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Gaza truce effort builds with Hamas to respond to Israel proposal

By AFP

April 28, 2024 09:11 PM


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Diplomatic efforts intensified on Sunday to reach a long-sought truce and hostage-release deal in Gaza, as Hamas said it would travel to mediator Egypt to deliver its response after Israel's latest proposal.

The Israeli government has come under intense pressure from its global allies to reach a ceasefire, as well as from protesters within Israel demanding the release of hostages seized by Hamas militants during their October 7 attack that triggered the war.

A delegation from the Islamist movement will arrive in Egypt on Monday to deliver the group's response to Israel's new hostage and truce counterproposal, a senior Hamas official told AFP.

Egypt, Qatar, and the United States have been trying to mediate a new truce ever since a one-week halt to the fighting in November saw 80 Israeli hostages exchanged for 240 Palestinians held in Israeli prisons.

Hamas's unprecedented October attack resulted in the deaths of about 1,170 people in Israel, mostly civilians, according to an AFP tally of Israeli official figures.

Israel's retaliatory offensive against Hamas has killed at least 34,454 people in Gaza, mostly women and children, according to the health ministry in the Hamas-run territory.

Israel estimates that 129 hostages seized on October 7 are still being held in Gaza, including 34 the military says are dead.

Hamas has previously insisted on a permanent ceasefire -- a condition that Israel has rejected.

 'A complete failing' 

However, the Axios news website, citing two Israeli officials, reported that Israel's latest proposal includes a willingness to discuss the "restoration of sustainable calm" in Gaza after hostages are released.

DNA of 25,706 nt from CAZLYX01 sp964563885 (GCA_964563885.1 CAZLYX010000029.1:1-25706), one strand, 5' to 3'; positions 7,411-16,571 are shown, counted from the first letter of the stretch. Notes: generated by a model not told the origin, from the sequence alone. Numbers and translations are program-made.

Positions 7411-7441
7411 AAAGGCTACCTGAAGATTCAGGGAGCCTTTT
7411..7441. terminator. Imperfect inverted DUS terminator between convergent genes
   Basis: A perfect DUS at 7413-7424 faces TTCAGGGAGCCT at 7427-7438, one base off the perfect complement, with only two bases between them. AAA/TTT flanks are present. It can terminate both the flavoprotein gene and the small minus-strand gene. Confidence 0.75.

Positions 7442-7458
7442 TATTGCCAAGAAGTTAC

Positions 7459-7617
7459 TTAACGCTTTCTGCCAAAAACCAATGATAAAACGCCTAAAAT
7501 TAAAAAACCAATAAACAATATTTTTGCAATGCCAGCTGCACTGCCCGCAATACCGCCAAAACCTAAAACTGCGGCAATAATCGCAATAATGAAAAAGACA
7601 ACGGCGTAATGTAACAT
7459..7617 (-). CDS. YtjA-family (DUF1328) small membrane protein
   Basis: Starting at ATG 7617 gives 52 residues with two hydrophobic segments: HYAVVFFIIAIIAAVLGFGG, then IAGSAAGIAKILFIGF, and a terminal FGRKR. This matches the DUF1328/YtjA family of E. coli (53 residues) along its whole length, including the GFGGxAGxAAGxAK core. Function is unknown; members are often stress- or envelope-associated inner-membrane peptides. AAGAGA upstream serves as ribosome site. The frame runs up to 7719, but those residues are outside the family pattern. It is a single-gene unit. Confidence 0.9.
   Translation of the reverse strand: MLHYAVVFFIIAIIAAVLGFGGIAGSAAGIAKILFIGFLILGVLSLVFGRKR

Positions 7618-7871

It is the first time in the nearly seven-month war that Israeli leaders have suggested they are open to discussing an end to the war, Axios said.

A Hamas source close to the negotiations told AFP the group "is open to discussing the new proposal positively".

The source added that Hamas is "keen to reach an agreement that guarantees a permanent ceasefire, the free return of displaced people, an acceptable deal for (prisoner) exchange and ensuring an end to the siege" in Gaza.

Countries hoping to broker a ceasefire are among those attending a summit in Riyadh, where the kingdom's Foreign Minister Prince Faisal bin Farhan said the international community has failed Gaza.

"The situation in Gaza is a catastrophe by every measure –- humanitarian, but also a complete failing of the existing political system to deal with that crisis," Prince Faisal told the World Economic Forum (WEF) special meeting.

He reiterated that only "a credible, irreversible path to a Palestinian state" will prevent the world from confronting "this same situation two, three, four years down the line".

Israeli Prime Minister Benjamin Netanyahu's hard-right government rejects calls for a Palestinian state.